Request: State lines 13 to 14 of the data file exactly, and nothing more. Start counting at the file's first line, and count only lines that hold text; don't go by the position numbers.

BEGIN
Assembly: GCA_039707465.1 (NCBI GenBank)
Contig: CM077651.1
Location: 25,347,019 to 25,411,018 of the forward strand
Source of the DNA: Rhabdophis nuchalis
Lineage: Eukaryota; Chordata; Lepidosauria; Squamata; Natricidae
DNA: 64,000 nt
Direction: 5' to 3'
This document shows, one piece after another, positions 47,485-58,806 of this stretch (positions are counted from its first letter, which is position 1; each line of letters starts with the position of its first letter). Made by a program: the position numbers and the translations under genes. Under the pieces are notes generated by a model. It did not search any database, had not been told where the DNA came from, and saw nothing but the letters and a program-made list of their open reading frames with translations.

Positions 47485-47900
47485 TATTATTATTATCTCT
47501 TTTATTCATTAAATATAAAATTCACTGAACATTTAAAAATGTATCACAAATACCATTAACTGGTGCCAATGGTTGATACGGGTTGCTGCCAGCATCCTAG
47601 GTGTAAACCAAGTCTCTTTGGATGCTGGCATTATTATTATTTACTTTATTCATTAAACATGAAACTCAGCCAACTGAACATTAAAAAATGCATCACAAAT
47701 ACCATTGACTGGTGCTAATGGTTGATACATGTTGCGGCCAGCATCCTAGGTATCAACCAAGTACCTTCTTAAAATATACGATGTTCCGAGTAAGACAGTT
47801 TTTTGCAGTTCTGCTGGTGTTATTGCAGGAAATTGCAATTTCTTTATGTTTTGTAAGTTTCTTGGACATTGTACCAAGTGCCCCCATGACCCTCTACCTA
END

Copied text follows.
47701 ACCATTGACTGGTGCTAATGGTTGATACATGTTGCGGCCAGCATCCTAGGTATCAACCAAGTACCTTCTTAAAATATACGATGTTCCGAGTAAGACAGTT
47801 TTTTGCAGTTCTGCTGGTGTTATTGCAGGAAATTGCAATTTCTTTATGTTTTGTAAGTTTCTTGGACATTGTACCAAGTGCCCCCATGACCCTCTACCTA